Additional challenges, which might prove more difficult for larger human hearts, include loading the scaffold with the appropriate numbers of cells, keeping the cells alive with sufficient nutrients and oxygen, and having them mature properly.
Creating a heart that is electrically stable over long periods of time may also be difficult, says Richard Lee, a cardiologist at Brigham and Women’s Hospital, in Boston, and a professor at Harvard Medical School.
In addition, the heart would have to be able to exist in vivo for long periods of time without causing blood clots or strokes. “There’s a long way to go before you could actually feel like this is on the horizon” for treating patients, says Lee.
In recent years, research on cardiac tissue engineering has proliferated greatly. Many groups now use cells in conjunction with various kinds of scaffolding material to try to reconstruct either vascular or cardiac tissue structure.
While the heart envisioned by Taylor might be an alternative to transplant for some patients with end-stage heart disease or congestive heart failure, other work is aimed at repairing localized areas of damage, such as that caused by myocardial infarction, or heart attack.
For instance, several groups are currently working on cardiac patches, which are bands of engineered tissue that can be surgically applied over a damaged area of the heart in order to help restore its function.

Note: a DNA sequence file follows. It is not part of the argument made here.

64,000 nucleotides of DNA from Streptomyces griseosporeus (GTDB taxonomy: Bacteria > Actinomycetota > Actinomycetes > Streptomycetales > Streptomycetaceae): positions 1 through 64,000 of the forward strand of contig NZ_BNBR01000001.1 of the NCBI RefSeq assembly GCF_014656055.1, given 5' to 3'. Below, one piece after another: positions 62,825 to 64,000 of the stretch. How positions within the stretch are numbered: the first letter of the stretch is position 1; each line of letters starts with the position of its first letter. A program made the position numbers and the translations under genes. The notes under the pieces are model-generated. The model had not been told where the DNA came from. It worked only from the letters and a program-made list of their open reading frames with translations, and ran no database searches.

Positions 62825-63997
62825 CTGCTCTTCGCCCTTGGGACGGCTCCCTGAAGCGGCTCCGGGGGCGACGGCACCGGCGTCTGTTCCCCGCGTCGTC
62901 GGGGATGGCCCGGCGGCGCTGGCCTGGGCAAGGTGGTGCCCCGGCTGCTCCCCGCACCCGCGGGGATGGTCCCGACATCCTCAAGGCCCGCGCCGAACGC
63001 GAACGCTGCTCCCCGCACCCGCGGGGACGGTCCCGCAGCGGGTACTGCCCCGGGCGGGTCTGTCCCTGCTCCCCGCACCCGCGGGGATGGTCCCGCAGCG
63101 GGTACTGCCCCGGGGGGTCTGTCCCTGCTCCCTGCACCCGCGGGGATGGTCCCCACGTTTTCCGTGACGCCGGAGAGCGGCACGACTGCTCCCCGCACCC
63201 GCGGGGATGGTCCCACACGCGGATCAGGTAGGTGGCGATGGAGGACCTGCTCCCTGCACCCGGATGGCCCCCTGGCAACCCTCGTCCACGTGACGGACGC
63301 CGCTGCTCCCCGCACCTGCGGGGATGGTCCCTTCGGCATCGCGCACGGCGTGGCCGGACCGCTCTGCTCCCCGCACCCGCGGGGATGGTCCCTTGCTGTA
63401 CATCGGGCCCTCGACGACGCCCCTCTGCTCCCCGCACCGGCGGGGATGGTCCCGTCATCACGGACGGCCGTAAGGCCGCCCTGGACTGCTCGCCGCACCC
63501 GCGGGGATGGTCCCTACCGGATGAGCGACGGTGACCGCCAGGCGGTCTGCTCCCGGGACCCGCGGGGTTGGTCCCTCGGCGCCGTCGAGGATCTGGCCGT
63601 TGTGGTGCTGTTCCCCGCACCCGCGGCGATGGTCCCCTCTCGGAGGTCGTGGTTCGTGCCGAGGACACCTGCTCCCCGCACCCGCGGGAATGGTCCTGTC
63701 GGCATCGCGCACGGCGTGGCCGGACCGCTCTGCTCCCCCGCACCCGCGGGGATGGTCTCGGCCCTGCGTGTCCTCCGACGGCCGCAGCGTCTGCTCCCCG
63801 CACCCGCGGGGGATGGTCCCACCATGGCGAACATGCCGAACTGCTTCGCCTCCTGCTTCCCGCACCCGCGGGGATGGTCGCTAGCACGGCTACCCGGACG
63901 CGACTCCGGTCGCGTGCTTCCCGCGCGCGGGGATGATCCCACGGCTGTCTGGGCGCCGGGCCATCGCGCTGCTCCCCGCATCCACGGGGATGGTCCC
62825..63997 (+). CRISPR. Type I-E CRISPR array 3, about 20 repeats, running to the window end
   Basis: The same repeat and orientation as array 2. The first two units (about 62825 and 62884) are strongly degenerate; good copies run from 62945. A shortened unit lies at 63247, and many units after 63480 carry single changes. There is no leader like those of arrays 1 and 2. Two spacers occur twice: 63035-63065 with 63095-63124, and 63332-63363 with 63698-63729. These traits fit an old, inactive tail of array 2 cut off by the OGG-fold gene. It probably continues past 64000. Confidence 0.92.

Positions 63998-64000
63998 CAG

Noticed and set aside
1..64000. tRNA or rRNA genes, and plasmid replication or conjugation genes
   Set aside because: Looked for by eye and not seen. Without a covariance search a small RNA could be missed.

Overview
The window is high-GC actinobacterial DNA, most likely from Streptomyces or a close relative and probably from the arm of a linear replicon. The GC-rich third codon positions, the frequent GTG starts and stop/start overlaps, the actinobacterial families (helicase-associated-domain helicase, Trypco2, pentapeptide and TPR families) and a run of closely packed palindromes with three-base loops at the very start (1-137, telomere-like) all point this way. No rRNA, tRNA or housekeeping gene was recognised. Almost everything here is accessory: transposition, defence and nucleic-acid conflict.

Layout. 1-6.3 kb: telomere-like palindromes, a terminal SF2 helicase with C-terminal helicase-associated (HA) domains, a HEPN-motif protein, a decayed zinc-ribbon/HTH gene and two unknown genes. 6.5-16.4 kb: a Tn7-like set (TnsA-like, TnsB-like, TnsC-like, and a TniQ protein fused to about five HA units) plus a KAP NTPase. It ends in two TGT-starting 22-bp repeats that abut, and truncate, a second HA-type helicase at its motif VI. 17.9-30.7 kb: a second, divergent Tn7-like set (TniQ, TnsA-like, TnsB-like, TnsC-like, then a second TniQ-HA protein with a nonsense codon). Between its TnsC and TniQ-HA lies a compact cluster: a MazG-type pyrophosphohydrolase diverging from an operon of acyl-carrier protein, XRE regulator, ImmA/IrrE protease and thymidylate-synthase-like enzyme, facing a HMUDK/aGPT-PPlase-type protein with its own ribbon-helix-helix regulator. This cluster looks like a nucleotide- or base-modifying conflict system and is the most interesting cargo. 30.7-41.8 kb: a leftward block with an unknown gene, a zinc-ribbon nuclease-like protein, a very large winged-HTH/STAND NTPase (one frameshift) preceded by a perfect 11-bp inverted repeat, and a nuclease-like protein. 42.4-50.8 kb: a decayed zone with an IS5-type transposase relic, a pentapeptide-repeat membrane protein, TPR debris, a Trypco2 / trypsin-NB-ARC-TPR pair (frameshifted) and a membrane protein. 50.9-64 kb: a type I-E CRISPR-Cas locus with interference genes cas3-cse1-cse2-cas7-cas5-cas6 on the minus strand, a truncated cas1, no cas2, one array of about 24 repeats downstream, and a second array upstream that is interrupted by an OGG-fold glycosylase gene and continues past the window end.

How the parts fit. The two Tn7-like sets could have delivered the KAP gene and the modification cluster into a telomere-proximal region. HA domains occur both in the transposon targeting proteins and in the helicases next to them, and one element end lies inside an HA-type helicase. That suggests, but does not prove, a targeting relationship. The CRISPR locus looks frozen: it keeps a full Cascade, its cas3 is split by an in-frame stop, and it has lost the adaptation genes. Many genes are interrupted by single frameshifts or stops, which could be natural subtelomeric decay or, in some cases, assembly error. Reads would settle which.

Researchers working on cardiac patches face some of the same challenges that Taylor’s group does: securing appropriate cells, growing them on a scaffold, and successfully integrating them into the body, says Vunjak-Novakovic. Her group is engineering patches using human adult stem cells and human embryonic stem cells, with the goal of revascularizing and rebuilding cardiac structure in an area that has been damaged by a heart attack. Cardiac patches have shown some promise in animal studies but have yet to be tested in human trials.
Taylor says that her team’s decellularized heart technology might also be used to create a portion of a heart like a wall or a ventricle, or a section of tissue that could be used as a patch.
Another approach is to inject cells into damaged heart regions with the hope of rebuilding or repairing heart tissue and vasculature. Lee says that injecting bone-marrow cells into the heart’s arteries has shown some success in improving ejection fraction (the percentage of blood ejected with each beat) and other measures of heart function in human clinical trials.
Given the enormous number of patients in need of new options, Lee adds, “everything should be on the table. We can’t give up on any approach, no matter how wild or improbable, until we get better treatments to these people.”